Bird’s eye view of Port Jervis, circa 1900. The railroad tracks and roundhouses are visible in the lower right. From the New York State Archives.
As promised, before moving onto the Pascack Valley Line I said we would take one more look at Port Jervis. While the Metro-North station at Port Jervis is pretty boring, there are a few more interesting railroad-related things going on in this town. When arriving by car, you’ll likely notice signs not only directing you to the train station, but also to the historical turntable. This turntable is the only existing remnant of one of the roundhouses that was here in Port Jervis. Although the building got progressively more decrepit over the years, it ultimately met its end at the hand of an arsonist in 1987.
Roundhouse at Port Jervis in 1971, photos from the Historic American Engineering Record at the Library of Congress.
The turntable, which was at the center of that burnt roundhouse, is in pretty good condition today, as it was renovated in 1997. In the early 90’s, though, it didn’t look too great. Though it hasn’t been put to use recently, the turntable isn’t just for show, and does actually work.
This is the turntable today. I must admit that I have a thing for the iconic simplicity of the Erie’s logo.
The gem of Port Jervis, however, is not the turntable, but the Erie depot. If you’ve taken Metro-North to Port Jervis, you’ve passed it – it is located about a quarter-mile before the current station. The depot was built by Grattan & Jennings in the Queen Anne style in 1892. It has been listed on the National Register of Historic Places since 1980.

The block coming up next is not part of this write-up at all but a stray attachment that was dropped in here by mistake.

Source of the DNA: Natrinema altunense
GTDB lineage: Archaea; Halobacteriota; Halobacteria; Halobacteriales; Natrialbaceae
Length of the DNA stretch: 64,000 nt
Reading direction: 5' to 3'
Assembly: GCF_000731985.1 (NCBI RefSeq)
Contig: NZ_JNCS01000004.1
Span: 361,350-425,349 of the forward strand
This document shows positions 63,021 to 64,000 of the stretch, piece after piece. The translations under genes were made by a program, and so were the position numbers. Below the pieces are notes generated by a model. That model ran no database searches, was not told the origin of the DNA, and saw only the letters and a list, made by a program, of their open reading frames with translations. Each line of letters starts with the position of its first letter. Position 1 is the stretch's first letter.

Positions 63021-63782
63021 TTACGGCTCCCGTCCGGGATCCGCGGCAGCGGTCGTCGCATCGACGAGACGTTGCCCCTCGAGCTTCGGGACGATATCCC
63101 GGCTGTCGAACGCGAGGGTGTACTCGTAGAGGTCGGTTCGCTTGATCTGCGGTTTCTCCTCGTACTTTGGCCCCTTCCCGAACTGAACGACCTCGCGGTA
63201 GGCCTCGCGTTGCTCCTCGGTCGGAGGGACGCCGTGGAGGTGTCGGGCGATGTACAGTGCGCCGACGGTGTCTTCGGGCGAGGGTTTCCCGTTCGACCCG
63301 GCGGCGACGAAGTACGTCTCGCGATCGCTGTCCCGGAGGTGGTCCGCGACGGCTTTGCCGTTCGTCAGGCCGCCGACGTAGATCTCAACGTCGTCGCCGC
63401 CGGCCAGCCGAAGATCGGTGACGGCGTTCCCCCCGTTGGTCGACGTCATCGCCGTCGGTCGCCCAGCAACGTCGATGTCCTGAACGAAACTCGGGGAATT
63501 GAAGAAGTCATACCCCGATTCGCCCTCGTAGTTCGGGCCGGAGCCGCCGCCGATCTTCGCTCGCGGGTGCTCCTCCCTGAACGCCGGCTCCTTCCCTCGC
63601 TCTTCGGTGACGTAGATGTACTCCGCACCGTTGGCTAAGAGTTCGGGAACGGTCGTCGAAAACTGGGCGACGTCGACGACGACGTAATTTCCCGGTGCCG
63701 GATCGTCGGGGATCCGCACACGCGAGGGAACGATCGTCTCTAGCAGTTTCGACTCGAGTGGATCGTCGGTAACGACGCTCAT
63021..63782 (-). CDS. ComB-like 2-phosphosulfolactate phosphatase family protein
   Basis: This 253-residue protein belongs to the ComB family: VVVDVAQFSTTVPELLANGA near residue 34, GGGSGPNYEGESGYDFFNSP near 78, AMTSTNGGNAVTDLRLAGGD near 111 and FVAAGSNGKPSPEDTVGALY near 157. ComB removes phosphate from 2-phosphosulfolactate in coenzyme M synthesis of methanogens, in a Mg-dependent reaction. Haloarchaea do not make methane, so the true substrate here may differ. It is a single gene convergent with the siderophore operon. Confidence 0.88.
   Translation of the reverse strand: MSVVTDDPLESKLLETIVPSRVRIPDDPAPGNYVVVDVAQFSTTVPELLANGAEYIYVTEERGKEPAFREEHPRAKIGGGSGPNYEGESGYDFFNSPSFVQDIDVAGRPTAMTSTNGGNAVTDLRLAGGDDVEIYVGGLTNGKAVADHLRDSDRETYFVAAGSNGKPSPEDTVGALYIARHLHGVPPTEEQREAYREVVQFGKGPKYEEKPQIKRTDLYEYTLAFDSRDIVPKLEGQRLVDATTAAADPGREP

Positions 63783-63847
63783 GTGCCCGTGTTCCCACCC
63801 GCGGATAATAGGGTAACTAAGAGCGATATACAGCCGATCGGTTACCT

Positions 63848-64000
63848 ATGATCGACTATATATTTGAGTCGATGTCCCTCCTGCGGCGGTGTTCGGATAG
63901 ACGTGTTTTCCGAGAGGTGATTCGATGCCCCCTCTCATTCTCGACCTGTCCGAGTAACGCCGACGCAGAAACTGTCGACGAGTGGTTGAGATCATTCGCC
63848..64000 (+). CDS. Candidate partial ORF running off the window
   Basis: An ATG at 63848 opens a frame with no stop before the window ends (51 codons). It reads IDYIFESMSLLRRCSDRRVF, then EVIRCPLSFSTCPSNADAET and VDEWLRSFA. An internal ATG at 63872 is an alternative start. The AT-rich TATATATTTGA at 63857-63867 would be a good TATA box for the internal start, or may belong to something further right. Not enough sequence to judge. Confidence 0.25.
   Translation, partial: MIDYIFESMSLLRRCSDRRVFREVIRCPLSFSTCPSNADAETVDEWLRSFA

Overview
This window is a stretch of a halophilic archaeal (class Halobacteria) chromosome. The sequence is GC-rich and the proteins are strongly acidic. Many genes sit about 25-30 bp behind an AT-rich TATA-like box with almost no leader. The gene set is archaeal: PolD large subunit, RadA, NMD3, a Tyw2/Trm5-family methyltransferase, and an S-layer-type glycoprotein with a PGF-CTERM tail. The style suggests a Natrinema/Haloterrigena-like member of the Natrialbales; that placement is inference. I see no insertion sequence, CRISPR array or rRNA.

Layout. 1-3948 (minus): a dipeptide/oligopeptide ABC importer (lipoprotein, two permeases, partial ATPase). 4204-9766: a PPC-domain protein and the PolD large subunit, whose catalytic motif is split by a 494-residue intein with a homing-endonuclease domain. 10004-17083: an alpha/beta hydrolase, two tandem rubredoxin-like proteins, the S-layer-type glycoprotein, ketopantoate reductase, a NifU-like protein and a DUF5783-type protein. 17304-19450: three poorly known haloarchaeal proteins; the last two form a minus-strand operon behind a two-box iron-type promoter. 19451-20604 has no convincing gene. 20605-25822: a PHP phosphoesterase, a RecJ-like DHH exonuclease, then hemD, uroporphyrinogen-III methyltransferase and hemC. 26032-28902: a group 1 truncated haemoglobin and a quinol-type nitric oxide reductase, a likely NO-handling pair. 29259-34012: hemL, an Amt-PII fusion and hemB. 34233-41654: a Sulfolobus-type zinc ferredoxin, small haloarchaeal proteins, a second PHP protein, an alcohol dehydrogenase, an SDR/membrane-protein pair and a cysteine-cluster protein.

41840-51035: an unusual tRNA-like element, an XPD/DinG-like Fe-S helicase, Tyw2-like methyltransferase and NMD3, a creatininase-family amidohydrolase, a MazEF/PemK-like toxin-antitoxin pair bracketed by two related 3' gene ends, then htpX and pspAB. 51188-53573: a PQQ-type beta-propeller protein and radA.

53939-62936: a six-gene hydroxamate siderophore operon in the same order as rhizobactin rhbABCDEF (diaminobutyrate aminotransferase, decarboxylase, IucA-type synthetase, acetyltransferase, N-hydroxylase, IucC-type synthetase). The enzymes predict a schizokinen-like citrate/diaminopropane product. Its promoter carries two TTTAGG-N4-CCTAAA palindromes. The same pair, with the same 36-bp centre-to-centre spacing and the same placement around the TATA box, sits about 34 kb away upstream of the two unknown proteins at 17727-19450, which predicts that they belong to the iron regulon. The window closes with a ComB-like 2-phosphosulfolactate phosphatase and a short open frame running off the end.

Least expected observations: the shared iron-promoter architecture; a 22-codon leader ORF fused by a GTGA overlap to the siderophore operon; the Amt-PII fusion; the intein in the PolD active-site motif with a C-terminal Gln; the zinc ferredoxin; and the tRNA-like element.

The contracting firm of Grattan & Jennings was formed in 1888 by William S. Grattan and Alva M. Jennings. Grattan had been a longtime railroad employee, starting as a clerk in the Scranton coal office of the Delaware, Lackawanna & Western at the age of 18. Though the Erie Depot may be the most well-known building the firm had built, Grattan & Jennings did lots of contracting work for the railroad, including a trestle over the Blackwell canal.
Aerial views of Port Jervis station, photos from the Historic American Engineering Record at the Library of Congress.
Photos of the Erie station at Port Jervis in 1970, photos from the Historic American Engineering Record at the Library of Congress.
Like so many other stations and facilities, the earlier station at Port Jervis (which was the second to be built here), opened in 1889, was completely destroyed by fire in 1890. The historical Erie depot was built as a replacement for that station, and was opened on February 2nd, 1892. The lower level of the station provided waiting areas for passengers, a ticket office, locker rooms for railroad employees, and a restaurant. The depot’s upper level was used as office space for the railroad.
It is interesting to note that the Erie depot manages to reflect not only the surge in popularity of the railroad, but also its slow demise. With increasing volume of mail and baggage, the depot was expanded in 1912. An enlarged baggage room was added to the east end of the station, and a room for the Railway Express Agency was added to the west end. Gradually fewer and fewer people used the station over the years, and the depot was permanently closed in 1974. The windows were boarded up, and the building was left to crumble. Thankfully, by the mid-80’s several groups stepped up to prevent the depot from being torn down and worked to restore it to the wonderful condition you see today.
Looks great, I can see some the bits of info I made in my last post.
As for the Pascack Valley Line, when you post the Pearl River one I have some extra info for Nanuet you might want, including when the old depot met its fiery end.
Your usual stellar job, but somehow even more so. Thanks for a concise, well-organized, literate history.
And that aerial photo of the roundhouse is awesome! At first glance it looks like the turn of the 21st century, not the 20th!